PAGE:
From the health care sector’s point of view, tackling workplace violence encountered by physicians is important given that it can lead to lower job satisfaction and increased turnover. Physician turnover is an increasing problem that threatens the functioning of the health care sector worldwide. Physician turnover may lead to decreased productivity, decreased quality of care and to an increased need to recruit and train new physicians. This is costly and may affect health outcomes [12, 13]. In the US it has been estimated that the minimum cost of turnover may represent a loss of over 5 per cent of the total annual operating budget, due to hiring and training costs and productivity loss [14].

Job control refers to job and organisational characteristics, such as the employee’s decision-making authority, opportunities to participate, and opportunities to use skills and knowledge. Job control may have direct effects on job attitudes, health and wellbeing. In a study among Finnish anaesthesiologists, job control appeared as one of the most important work-related factors in relation to physicians’ work-related wellbeing [15]. Previous studies have repeatedly demonstrated the importance of job control for employees’ health. For example, low job control has been associated with increased myocardial infarction risk [16], increased heart disease risk [17], higher blood pressure [18], and to greater fibrinogen responses to stress [19]. Moreover, low job control has been associated with an increased number of sick-leave spells [20] and with poorer self-rated health eight years later [21]. In a study among emergency physicians, psychological health was not affected by the number and nature of hours worked but by the ability to control working hours and the perceived flexibility of the workplace [22].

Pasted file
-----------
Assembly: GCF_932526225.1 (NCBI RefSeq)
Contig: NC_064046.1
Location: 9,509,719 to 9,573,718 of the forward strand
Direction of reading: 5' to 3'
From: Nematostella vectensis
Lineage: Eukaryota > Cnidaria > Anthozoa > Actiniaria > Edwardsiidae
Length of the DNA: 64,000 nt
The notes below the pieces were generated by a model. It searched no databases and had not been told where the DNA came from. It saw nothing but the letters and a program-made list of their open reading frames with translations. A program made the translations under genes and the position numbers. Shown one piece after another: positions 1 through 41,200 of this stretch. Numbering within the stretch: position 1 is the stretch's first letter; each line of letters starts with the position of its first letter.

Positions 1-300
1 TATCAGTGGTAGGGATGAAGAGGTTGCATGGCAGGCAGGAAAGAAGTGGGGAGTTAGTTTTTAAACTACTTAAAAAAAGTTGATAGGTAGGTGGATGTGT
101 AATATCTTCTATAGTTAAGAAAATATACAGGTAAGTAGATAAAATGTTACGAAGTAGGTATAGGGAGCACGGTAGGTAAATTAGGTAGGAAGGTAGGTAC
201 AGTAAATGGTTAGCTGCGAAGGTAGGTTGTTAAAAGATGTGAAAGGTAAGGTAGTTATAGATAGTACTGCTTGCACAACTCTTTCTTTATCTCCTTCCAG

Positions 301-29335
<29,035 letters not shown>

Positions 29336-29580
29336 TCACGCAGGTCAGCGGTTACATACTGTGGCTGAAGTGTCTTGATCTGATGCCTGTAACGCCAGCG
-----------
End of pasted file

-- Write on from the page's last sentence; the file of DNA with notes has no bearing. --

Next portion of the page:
High job control at work may protect employees from developing job dissatisfaction and psychiatric distress [23]. High job control may additionally increase organisational commitment [24] and decrease work-related anger [25]. A positive change in job control over a 4-year period was associated with higher levels of physical activity and self-rated health and lower levels of distress [26]. Job control has also been associated with job performance and ability to learn [27]. In addition, previous studies have shown that low control opportunities may affect employees’ attitudes to staying in or leaving a job, given that low job control has been associated with increased levels of retirement intentions [28, 29]. In addition, job control has been found to mitigate retirement intentions associated with poor health and low work ability among physicians [30].

High job control may be viewed as a potential coping factor that helps distressed employees cope with demanding situations and, thus, lessen their job dissatisfaction and intentions to quit. According to Spector [31], job control can affect a person’s choice of coping strategy in a way that perceived high control is likely to lead to constructive coping, whereas lack of control is more likely to lead to destructive coping. Previous studies have indeed associated job control with successful coping [32, 33] and successful coping, in turn, has been associated with fewer turnover intentions in demanding and stressful situations, such as with organisational change [34, 35].